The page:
''American Dream'' is the 1988 reunion album for Crosby, Stills & Nash with Neil Young.
Released on November 3, 1988, there was great anticipation for the quartet's first studio album in eighteen years, but all four performers were in fact at various ebbs in their songwriting. The harmonies still sounded intact, but critics found the songs too placid and trite. The title song, written by Neil Young, was a satire of sensational political scandals involving Oliver North and former presidential candidate Gary Hart. Other songs included "Got It Made," written by Stephen Stills with help from Young, addressed CSNY's earlier fans expressing happiness that they were secure and comfortable in their personal lives yet simultaneously urging them to remember their earlier idealism. It also included "Compass," David Crosby's lament on how much time he had wasted on drugs.
''American Dream'' was meant to be a concept album on the meaning of American dreams and aspirations, but critics and fans alike found that CSNY had fallen short of their goals. Writing in ''Rolling Stone,'' critic Anthony DeCurtis wrote, "Despite pleasant melodies, the occasional interesting song, and the signature harmonies, ''American Dream'' is, for the most part, a snoozefest." Writing in their 1991 book ''The Worst Rock and Roll Records Of All Time'', Jimmy Guterman and Owen O'Donnell were especially vicious, rating ''American Dream'' as the fourth worst album ever. As ardent detractors of Crosby, Stills and Nash, the two authors declared that they had not expected anything worthwhile from the trio anyway and took Young to task for his songs, which they felt made the album especially bad. Guterman and O'Donnell declared that Young's contributions to ''American Dream'' were flops that he never would have put on any of his solo albums. "Here, of course," they wrote, "they were the highlights."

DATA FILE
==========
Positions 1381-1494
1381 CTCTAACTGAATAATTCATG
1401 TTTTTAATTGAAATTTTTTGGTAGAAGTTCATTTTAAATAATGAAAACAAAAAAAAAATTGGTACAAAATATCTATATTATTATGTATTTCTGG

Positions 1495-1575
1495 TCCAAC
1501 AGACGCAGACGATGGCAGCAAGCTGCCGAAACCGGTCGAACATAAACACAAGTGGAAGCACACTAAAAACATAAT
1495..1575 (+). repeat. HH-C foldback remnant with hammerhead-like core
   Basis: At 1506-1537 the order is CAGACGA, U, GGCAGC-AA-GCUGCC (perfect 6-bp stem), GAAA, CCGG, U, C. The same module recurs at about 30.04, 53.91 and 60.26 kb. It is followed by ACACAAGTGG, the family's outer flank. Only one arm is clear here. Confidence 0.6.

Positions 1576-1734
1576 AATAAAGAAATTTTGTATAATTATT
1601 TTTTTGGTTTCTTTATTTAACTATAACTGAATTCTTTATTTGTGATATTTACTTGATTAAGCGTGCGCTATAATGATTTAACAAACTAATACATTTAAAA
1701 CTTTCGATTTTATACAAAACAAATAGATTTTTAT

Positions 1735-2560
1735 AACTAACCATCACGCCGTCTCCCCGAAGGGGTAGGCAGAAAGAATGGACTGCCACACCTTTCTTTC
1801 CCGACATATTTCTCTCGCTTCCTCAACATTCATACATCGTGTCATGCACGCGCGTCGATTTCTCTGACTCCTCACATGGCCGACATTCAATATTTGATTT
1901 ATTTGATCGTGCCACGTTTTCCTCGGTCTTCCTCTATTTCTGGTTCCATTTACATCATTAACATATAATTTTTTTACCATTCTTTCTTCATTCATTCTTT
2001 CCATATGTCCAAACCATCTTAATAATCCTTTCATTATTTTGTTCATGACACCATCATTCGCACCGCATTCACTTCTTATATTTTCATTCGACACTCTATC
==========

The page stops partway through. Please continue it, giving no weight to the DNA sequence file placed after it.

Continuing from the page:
David Crosby, in fact, agreed that the album had too many songs and that the writing was not up to par. "The whole thing, the recording of ''American Dream,'' it got stretched out. And we did not have, really, the best group of songs to work with. . . . Then, even though we did not have enough good songs, we ended up putting fourteen of them on the album! I think that was stupid."
''American Dream'' peaked at number sixteen on the Billboard charts and went platinum. Young moved on and revitalized his solo career, while the remaining trio turned to touring and recording occasional albums together.